• income from trading activities and contracts
  • investment income

and, more rarely,

  • unrestricted grants from public sector or other grant making bodies. 

Unrestricted funds are those that the charity can most easily use to fund pension deficits, so an increase in unrestricted income is generally good news for the affordability of pension scheme deficits.  Unrestricted funds are especially useful for scheme funding if it is predictable income, such as regular donations or committed grants.  Contracts to provide services are also unrestricted, if the charity is able to use any surplus generated on a contract to fund its activities, rather than being returned to the source. 

Our recent analysis of the top 50 charities’ income identified that unrestricted incomes were up by 20 per cent in the last two years, suggesting that the affordability of pension deficit reduction contributions for larger charities may be improved. 

However, an increase in unrestricted income will have competing priorities for funding.  In light of growing financial risks, charity trustees may have plans to increase reserves, or may see an increase in staff costs on the horizon, and will undoubtedly be conscious of the need to ensure that a high proportion of income be spent on charitable activities.  They may also be required to supplement shortfalls in respect of any loss-making contracts.  The pension scheme will be competing against these demands for access to limited cash, as well as any requirement the charity has to service and/or repay any external debt.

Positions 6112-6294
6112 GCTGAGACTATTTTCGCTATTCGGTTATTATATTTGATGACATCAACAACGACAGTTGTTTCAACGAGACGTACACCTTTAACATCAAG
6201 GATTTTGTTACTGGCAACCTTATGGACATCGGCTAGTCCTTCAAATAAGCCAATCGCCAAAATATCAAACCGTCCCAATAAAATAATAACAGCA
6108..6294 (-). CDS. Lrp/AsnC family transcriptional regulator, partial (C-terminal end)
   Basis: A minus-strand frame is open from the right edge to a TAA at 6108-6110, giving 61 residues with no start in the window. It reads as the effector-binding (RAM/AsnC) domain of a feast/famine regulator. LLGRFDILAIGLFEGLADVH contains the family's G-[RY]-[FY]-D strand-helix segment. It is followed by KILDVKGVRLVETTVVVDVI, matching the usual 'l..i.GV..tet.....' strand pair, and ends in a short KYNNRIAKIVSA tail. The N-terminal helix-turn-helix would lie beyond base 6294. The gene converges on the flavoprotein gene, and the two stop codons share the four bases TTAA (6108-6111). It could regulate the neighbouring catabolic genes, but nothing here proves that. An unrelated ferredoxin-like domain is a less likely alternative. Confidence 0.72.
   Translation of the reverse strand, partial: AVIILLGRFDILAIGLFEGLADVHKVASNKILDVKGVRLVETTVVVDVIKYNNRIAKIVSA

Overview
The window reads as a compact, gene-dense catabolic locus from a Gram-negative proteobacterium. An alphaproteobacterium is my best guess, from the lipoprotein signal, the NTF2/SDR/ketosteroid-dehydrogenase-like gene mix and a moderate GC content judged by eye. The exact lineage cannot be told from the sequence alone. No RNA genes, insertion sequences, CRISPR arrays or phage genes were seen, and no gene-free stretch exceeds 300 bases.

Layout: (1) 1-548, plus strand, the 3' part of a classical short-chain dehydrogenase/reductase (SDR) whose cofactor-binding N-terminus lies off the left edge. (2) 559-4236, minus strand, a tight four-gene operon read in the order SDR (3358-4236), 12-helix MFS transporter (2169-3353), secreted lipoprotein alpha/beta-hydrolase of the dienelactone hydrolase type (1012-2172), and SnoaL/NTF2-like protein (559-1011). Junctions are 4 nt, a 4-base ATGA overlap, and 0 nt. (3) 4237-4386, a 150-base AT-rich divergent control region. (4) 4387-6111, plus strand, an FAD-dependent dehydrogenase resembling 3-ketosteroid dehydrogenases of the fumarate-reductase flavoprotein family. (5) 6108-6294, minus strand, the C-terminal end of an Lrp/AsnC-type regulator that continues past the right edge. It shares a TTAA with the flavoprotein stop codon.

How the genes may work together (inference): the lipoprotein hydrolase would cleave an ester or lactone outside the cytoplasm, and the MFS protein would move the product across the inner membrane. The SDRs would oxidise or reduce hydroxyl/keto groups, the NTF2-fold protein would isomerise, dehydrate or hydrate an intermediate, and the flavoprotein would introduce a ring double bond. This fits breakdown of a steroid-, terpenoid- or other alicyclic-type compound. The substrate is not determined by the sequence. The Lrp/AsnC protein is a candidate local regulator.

Restricted income

Restricted income funds must be used for a particular purpose, as specified by the donor or in the charity’s particular fundraising drive.  In England these are known as Special Trusts. Careful consideration needs to be given to the precise nature of the restrictions, and the extent to which, if at all, such funds may be used to fund a pension deficit.

Diversity in funding sources is generally a positive thing for an organisation.  However, budgets for the expenditure of restricted grants are usually agreed in advance with the funding providers, and therefore new sources of restricted grant funding in particular may not allow legacy pensions costs to be expensed on that funding.  The extent to which scheme members work, or have worked on particular projects funded by restricted grants may, therefore, influence and enable deficit reduction contributions to be negotiated into budgets to be agreed by providers.

In some cases, the grants will only cover the incremental costs of running a particular project, and, in extremis, the reliance on restricted funding can jeopardise the survival of a charity if the charity is unable to source sufficient funding to cover its underlying costs. Charities that overly rely on restricted funds or see a trend over time moving from generating unrestricted income to restricted income may have limited scope to absorb unforeseen costs, including volatility in the scheme funding position. 

Endowment funds